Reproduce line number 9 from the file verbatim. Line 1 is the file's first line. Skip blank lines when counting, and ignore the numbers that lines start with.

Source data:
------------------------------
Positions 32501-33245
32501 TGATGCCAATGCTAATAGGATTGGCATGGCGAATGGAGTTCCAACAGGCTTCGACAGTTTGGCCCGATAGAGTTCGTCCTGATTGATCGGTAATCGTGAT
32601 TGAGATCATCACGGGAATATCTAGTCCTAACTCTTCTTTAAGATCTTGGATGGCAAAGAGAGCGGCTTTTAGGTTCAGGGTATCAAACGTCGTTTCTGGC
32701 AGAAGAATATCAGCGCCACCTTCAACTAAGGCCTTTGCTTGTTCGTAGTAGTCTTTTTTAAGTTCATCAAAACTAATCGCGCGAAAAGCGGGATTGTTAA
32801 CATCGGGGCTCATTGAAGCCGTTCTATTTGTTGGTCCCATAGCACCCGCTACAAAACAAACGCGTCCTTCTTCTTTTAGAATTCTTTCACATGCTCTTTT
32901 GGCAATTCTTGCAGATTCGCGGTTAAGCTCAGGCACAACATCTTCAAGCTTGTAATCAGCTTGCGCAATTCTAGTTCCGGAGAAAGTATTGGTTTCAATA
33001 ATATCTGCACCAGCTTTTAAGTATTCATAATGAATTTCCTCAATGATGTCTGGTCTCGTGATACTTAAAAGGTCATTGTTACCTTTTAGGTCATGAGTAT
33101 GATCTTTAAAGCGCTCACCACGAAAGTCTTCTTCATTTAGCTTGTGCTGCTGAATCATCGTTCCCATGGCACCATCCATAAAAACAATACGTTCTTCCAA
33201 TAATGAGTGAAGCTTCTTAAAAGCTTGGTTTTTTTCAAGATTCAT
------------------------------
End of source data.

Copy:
33201 TAATGAGTGAAGCTTCTTAAAAGCTTGGTTTTTTTCAAGATTCAT